08-27-2011 12:04 PM
I have a new credit card as a way to help me rebuild my credit. It has a modest $300 limit. I was advised to charge up to just 10% of my credit limit each month ($30) and pay it off as soon as I receive my statement.
First of all, is about 10% a good amount? Should it be higher or lower?
If I pay my balance off before my statement arrives/before the billing cycle ends, does that activity not get reported to the credit bureaus?
08-27-2011 12:24 PM
10% is a good rule. You are correct if you pay it down to 0 before the cycle ends it appears as no activity on your report, which is not always a completely good thing. You could use it for more, then pay it down to below 10% before it closes. Then when you get your statement you pay in full before the due date. That way you show activity but maintain good utilization.
08-27-2011 12:31 PM
We really need a sticky thread on this topic.
The general advice is that for best scoring purposes you want one account to report 9% or less of that card's credit limit (not total CL across all cards). All other accounts should report $0. Remember, utilization is rounded up, so for a $300 CL, you want a balance of $27 or less.
You are controlling what reports to the CRAs. You can use your card for more than $27 in the month, but you don't want more than $27 to report. The number that is reported to the CRAs for most credit cards is the balance that is listed on your statement. There are some cards that report an end of month balance. You can search around the threads to figure out how yours reports, but it is likely statement balance. You can also figure this out if you have a monitoring service by just noting whether the amount listed on your report matches your last month's statement balance.
So, with that in mind, if you charge $100 this month, you would want to make a payment a couple days before your statement generates to bring the balance below $27 so that when your bill is generated the balance reads $27 or less. After the statement generates, you can immediately pay the remaining balance so that your balance is paid in full and you don't get charged any interest. You don't have to do it immediately, you just need to do it before your due date. But a common misconception with the 9% or less rule is that people think they need to carry a blance. You are always better off if you pay in full (PIF). This whole thing is for reporting purposes.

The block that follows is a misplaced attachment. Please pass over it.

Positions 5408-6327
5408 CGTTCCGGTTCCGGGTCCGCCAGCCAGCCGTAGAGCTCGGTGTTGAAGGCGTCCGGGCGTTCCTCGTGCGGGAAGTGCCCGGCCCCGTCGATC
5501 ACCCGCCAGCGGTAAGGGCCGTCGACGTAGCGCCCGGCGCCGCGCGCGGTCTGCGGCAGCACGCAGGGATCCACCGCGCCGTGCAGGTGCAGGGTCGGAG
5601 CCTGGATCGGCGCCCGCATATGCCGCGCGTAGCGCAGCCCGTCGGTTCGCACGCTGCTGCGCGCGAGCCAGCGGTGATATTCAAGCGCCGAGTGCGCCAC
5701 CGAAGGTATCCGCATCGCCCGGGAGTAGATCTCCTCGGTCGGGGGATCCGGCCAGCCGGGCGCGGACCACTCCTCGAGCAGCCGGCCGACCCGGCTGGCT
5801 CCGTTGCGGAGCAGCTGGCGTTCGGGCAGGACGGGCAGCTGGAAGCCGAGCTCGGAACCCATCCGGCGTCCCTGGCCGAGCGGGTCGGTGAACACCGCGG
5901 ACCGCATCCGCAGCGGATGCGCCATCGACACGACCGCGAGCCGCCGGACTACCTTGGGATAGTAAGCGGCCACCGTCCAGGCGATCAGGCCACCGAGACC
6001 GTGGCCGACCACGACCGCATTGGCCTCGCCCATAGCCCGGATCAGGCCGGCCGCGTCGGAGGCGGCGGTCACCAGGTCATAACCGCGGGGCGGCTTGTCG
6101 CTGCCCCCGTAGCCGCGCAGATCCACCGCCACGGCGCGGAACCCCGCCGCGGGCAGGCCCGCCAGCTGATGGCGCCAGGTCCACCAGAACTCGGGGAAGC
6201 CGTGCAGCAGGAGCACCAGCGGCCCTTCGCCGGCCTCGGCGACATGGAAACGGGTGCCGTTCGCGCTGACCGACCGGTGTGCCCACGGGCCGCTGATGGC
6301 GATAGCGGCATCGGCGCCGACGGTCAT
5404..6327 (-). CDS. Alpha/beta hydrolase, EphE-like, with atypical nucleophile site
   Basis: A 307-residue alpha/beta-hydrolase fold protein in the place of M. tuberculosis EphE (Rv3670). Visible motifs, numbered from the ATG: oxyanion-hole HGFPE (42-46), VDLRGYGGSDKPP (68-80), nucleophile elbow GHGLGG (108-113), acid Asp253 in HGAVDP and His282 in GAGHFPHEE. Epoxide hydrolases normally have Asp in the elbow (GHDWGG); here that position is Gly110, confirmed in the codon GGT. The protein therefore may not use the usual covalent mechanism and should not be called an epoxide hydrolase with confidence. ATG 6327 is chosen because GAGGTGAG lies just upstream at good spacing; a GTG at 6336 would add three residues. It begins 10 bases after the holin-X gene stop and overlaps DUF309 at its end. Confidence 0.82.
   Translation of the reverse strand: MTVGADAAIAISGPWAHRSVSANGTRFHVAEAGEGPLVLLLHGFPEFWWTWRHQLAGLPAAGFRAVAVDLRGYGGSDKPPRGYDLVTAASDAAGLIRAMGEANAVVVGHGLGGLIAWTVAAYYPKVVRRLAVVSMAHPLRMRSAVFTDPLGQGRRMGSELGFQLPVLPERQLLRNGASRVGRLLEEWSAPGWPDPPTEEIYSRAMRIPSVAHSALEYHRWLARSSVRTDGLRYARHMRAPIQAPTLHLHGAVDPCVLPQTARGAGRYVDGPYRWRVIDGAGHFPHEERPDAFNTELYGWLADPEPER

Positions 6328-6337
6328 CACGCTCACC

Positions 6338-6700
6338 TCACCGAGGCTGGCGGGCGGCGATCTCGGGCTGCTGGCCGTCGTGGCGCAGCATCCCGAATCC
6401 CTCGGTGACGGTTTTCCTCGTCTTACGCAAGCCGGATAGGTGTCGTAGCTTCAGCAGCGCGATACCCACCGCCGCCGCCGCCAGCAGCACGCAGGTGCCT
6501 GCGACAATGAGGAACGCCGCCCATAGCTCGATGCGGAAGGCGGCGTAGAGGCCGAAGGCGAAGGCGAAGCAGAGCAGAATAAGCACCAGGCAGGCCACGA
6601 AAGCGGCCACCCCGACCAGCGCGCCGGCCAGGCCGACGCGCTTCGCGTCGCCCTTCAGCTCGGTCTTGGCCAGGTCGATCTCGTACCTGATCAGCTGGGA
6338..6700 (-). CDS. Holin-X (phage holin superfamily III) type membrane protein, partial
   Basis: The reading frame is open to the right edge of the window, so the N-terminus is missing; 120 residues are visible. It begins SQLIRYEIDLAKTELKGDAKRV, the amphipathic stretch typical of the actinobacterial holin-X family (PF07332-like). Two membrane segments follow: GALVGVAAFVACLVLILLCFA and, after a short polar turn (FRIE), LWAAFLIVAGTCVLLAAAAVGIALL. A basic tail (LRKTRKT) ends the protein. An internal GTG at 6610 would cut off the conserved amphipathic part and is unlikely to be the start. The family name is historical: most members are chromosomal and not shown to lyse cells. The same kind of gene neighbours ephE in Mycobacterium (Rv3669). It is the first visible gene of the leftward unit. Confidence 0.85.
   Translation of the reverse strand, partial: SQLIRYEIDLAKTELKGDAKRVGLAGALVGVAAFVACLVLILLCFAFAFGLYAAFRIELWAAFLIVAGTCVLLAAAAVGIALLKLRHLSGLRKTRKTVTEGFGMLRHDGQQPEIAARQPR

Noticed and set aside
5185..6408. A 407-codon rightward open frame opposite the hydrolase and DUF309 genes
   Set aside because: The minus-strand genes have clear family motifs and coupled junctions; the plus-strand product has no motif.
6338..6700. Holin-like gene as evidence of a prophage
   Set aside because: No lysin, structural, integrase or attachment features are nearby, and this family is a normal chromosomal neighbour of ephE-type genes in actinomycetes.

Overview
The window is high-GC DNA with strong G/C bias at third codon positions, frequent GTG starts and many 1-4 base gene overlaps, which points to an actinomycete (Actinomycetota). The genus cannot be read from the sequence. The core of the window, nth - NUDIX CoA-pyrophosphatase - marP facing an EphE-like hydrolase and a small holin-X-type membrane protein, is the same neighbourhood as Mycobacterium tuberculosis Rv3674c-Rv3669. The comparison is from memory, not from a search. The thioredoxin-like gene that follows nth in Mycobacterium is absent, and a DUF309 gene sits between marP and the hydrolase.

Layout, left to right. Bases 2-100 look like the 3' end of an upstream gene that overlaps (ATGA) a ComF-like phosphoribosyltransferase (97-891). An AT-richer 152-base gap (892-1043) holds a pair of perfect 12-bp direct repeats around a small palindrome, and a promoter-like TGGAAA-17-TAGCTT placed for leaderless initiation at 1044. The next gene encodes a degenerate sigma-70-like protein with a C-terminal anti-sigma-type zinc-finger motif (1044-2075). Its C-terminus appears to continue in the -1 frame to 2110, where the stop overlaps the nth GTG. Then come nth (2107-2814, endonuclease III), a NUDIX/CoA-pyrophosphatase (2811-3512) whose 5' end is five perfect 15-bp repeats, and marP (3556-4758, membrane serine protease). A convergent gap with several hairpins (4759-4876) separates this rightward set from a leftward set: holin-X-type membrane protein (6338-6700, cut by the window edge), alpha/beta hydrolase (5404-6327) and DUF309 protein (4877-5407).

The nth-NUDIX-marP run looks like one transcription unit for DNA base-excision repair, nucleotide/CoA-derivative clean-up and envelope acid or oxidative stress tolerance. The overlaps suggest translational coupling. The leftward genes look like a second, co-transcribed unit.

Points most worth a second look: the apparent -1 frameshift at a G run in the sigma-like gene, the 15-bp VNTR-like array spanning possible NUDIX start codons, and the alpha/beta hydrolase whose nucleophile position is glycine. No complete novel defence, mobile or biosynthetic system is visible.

Another couple points to note. 9% or less on one account is what works best for most people. Where your exact sweet spot is will depend on your specific credit report. Additionally, you don't have to worry about this if you mess it up one month. If you pay it back down to less than 9%, your score will go right back to where it was the previous month all else being equal (which it can never be exactly equal because everything has just aged another month).
Hope that helps.
08-27-2011 10:01 PM
Nice write up Walk_K
08-28-2011 05:37 AM
Nice write up Walk_K
I agree. This is one of the things I read here some time ago that made a huge difference in my CC management...
08-28-2011 06:29 AM
VERY well written Walt_K
I actually think Walt_K's reply should be made a sticky, I think his reply covers just about everything regarding the OP's question.
Thanks Walt_K for taking the time to write that up! That info will help a lot of people who come across it.
Forums posts are not provided or commissioned by FICO. Forums posts have not been reviewed, approved or otherwise endorsed by FICO. It is not FICO's responsibility to ensure all posts and/or questions are answered.Advertiser Disclosure: The listings that appear on myFICO are from companies from which myFICO receives compensation, which may impact how and where products appear on myFICO (including, for example, the order in which they appear). myFICO does not review or include all companies or all available products.
IMPORTANT INFORMATION: All FICO® Score products made available on myFICO.com include a FICO® Score 8, along with additional FICO® Score versions. Your lender or insurer may use a different FICO® Score than the versions you receive from myFICO, or another type of credit score altogether. Learn more
FICO, myFICO, Score Watch, The score lenders use, and The Score That Matters are trademarks or registered trademarks of Fair Isaac Corporation. Equifax Credit Report is a trademark of Equifax, Inc. and its affiliated companies. Many factors affect your FICO Score and the interest rates you may receive. Fair Isaac is not a credit repair organization as defined under federal or state law, including the Credit Repair Organizations Act. Fair Isaac does not provide "credit repair" services or advice or assistance regarding "rebuilding" or "improving" your credit record, credit history or credit rating. FTC's website on credit.